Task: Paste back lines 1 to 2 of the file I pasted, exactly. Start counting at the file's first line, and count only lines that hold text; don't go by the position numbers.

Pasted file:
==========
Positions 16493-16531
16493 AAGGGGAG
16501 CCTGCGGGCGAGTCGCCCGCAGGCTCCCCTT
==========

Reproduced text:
Positions 16493-16531
16493 AAGGGGAG